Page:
Daily Management Review

Is Trump’s Maximum Pressure Tactic On North Korea Succeeding Because Of China?


Is Trump’s Maximum Pressure Tactic On North Korea Succeeding Because Of China?
China could be the cause reason that the maximum pressure tactic on North Korea by U.S. President Donald Trump could be working even as there is the possibility of the U.S.-North Korea summit looms.
According to the latest trade data from China, the country has reduced its imports from North Korea by 78.5 and 86.1 percent in value in the first two months of the year which is much more than the U.S. sanctions on the rouge nation. There was also a drop of 33 and 34 percent in the first two months respectively in the export to North Korea from China.
It appears that North Korean leader Kim Jong Un has been forced to concede some of his earlier position because of the sustained trade pressure on Pyongyang by China which began at least nine months ago, despite Beijing being criticized for the most recent surprise visit of Kim Jong Un to the country. 
North Korea almost completely depends on its trade with China for its survival.
The trade with China is the life line that has provided food to the North Korean population and has kept the country’s economy from crashing because it is by far the largest trade link that the rouge nation has with the outside world. While there is varying reports of the value, it is widelyt estimated that foreign currency accounts for almost half of the trade dealing that North Korea engages in and the Chinese yuan is the most important of them.
Beijing therefore has a large leverage over North Korea even though the China has been somewhat reluctant to exert too much pressure on the nuclear-powered neighbor because of political and national security factors.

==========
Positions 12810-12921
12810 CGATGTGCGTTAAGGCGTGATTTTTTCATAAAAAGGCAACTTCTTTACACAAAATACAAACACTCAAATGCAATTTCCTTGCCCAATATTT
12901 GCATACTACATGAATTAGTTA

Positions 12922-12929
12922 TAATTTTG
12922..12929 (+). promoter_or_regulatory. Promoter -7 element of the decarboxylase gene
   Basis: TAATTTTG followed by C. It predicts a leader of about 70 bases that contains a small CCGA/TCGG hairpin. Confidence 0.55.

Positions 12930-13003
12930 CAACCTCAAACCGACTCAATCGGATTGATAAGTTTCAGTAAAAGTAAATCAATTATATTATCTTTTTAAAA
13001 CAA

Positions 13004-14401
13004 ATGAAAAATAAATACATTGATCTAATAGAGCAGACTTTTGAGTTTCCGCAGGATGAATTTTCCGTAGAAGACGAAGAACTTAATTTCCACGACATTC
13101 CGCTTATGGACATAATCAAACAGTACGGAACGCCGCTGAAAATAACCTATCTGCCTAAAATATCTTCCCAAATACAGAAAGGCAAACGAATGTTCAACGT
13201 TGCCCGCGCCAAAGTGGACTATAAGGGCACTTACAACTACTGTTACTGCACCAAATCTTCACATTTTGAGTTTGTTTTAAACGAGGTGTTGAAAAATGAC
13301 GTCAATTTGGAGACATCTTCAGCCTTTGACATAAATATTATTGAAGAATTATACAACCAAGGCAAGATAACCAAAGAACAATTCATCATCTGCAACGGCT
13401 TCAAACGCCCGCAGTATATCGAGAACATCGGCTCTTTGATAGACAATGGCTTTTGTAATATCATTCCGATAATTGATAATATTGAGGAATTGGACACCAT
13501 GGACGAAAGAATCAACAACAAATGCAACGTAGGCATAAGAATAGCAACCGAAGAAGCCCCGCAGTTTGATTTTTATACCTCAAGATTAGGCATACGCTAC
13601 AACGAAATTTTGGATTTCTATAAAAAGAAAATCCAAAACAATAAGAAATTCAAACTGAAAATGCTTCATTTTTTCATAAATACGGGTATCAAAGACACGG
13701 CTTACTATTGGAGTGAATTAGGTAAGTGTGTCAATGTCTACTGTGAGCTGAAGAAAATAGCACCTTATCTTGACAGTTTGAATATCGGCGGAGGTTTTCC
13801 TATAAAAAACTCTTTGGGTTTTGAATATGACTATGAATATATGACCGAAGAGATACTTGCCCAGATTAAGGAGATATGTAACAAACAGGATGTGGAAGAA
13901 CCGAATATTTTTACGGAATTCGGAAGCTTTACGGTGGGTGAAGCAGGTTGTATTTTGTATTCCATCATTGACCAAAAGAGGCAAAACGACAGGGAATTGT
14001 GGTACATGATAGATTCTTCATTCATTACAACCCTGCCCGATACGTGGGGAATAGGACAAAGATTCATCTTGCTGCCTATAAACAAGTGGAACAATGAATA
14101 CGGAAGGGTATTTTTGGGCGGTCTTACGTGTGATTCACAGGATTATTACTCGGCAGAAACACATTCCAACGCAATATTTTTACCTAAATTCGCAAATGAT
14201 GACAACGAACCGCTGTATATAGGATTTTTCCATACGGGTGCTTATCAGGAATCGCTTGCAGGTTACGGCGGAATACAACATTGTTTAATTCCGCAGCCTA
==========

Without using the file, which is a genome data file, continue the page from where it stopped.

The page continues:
But that reluctance appears to be fading away now.
However, come caution should be exercised when considering the data. Firstly, both the countries are known for transparency in its information dealings. Additionally, according to Alex Wolf, a senior emerging markets economist with Aberdeen Standard Investments, an even tougher, targeted crackdown is revealed by more specific data.
Compared to the same period last year, there has been a drop of 4 per cent in the exports of refined petroleum of China in the last five months. There could be a further fall in total exports because of the downward trend, he believes.
Correspondingly, there has been a collapse in 2018 in the steel imports from China by North Korean and a similar picture is seen for cars.
"While China's role over the past few months has often been overlooked or little understood, it appears a strategy could be emerging: China wants to play a central role in 'resolving' this crisis, but wants to do it on its own terms," he wrote. "It's increasingly clear that Chinese pressure is a driving force and China will play a central role in any future talks."
According to Lu Chao, director of the Border Study Institute at the Liaoning Academy of Social Sciences, "huge pressure on North Korea" have been created by Beijing implementing the trade sanctions imposed by the U.S. because about 80 percent of the total trade of North Korea is with China.
"There is no doubt China is doing more than ever when it comes to sanctions," he said, adding restrictions on sales of textile and seafood products to North Korea imposed by China last autumn "have dealt a huge blow to the country."
"China has played a very important role in promoting the current change of the situation," he said.